Colour Out of Space is amusing and goofy, but it never amounts to more than that, and it feels like a key ingredient is missing: dread. When a meteor crash-lands on the Gardners' farm and begins warping time and matter, making Cage's Nathan Gardner and his family (wife Joely Richardson, kids Madeleine Arthur, Brendan Meyer, Julian Hilliard) behave in inexplicable ways, it never feels like we're watching a family genuinely fall apart, and instead we're just seeing a bunch of disconnected random incidents punctuated by Nicolas Cage attacking tomatoes or putting on a sneering voice. The second half of the film primarily consists of a lot of tedious and incoherent noise, and after all that the ending feels like a shrug. There are some appealingly trippy colours on display and a few fun practical effects that briefly reminded me of early Carpenter and Cronenberg films, but that's where such comparisons end.

I Lost My Body (directed by Jérémy Clapin)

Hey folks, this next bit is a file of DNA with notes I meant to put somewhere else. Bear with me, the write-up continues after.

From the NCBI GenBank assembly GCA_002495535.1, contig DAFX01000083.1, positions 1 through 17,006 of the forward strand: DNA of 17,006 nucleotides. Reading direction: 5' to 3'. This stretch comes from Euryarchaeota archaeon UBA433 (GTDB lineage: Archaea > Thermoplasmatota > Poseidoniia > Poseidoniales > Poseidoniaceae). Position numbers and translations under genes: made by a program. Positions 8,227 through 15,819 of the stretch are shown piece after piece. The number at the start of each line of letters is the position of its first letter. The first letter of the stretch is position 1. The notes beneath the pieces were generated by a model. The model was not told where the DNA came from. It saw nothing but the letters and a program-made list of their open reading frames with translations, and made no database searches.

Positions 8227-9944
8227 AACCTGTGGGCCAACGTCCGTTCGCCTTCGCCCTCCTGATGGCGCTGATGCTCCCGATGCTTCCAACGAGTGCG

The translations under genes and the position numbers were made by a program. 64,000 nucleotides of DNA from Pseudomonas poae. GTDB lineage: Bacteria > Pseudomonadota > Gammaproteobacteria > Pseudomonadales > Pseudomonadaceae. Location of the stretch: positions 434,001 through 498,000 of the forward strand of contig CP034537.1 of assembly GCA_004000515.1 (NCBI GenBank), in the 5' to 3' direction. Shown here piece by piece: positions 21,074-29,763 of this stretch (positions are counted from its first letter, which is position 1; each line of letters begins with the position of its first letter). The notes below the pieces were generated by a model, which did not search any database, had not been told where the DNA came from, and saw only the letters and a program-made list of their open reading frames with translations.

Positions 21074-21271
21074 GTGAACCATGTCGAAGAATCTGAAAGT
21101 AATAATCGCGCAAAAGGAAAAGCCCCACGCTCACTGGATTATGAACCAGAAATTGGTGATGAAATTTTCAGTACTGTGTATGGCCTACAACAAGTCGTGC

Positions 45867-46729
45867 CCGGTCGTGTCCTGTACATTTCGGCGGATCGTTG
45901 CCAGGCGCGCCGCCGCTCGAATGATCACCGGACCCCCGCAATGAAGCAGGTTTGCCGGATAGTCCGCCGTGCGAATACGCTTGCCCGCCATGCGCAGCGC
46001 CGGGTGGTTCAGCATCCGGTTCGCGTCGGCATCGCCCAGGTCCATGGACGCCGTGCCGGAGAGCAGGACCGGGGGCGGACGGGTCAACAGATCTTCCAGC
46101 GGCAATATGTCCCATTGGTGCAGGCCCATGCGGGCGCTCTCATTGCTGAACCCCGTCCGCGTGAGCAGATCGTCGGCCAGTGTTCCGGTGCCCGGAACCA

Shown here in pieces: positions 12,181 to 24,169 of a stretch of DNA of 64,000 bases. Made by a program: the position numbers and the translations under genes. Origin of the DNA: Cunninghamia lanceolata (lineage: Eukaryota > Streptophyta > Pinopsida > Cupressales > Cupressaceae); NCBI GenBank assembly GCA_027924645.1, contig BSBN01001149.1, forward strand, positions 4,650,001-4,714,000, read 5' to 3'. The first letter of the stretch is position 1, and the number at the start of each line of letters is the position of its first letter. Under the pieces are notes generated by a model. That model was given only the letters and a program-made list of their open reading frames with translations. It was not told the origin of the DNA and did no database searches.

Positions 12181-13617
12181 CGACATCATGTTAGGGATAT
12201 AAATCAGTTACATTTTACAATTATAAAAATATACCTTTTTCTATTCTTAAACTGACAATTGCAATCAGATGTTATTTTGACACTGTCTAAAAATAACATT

If Thing from The Addams Family had ever earned his own spin-off movie, it might have looked something like I Lost My Body, the bizarre French animation directed by Jérémy Clapin. The film follows a severed hand as it escapes from cold storage and embarks on a perilous journey across Paris in an attempt to be reunited with its owner Naoufel, with this odyssey being interrupted by flashbacks to the time when The Hand and Naoufel were one and the same. I Lost My Body has been adapted from Guillaume Laurant's book Happy Hand, but the change of title is appropriate, as there is little happiness in this melancholy tale.  Even before he loses his hand, Naoufel is a despondent teen, orphaned as a child and now living in cramped conditions in Paris, where he works as a (perpetually late) pizza delivery man. It's during one of these deliveries that he meets Gabrielle – or rather, he doesn't meet her, instead just having a conversation with her over the building's intercom. Nevertheless, this encounter is enough for Naoufel to try and change his fortunes, ditching his job and attempting to engineer a face-to-face meeting with Gabrielle.